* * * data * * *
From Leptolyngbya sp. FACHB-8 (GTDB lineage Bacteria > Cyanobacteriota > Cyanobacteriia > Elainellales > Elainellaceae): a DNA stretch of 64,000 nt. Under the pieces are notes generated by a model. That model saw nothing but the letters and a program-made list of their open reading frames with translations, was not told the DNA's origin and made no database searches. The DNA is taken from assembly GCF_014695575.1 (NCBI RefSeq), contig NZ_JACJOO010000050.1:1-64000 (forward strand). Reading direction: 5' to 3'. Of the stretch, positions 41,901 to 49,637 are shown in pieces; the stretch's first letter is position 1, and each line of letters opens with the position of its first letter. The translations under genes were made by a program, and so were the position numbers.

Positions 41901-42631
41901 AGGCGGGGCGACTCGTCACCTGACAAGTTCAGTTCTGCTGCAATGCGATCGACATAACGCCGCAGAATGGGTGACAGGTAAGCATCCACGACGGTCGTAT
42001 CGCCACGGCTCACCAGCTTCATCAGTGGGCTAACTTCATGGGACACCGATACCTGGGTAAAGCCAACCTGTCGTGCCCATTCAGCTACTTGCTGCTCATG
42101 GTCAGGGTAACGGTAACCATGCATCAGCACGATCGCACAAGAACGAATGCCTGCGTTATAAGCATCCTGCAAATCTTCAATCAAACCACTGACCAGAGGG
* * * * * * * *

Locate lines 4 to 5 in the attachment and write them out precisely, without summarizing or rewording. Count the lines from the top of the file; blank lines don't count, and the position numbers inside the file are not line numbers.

42001 CGCCACGGCTCACCAGCTTCATCAGTGGGCTAACTTCATGGGACACCGATACCTGGGTAAAGCCAACCTGTCGTGCCCATTCAGCTACTTGCTGCTCATG
42101 GTCAGGGTAACGGTAACCATGCATCAGCACGATCGCACAAGAACGAATGCCTGCGTTATAAGCATCCTGCAAATCTTCAATCAAACCACTGACCAGAGGG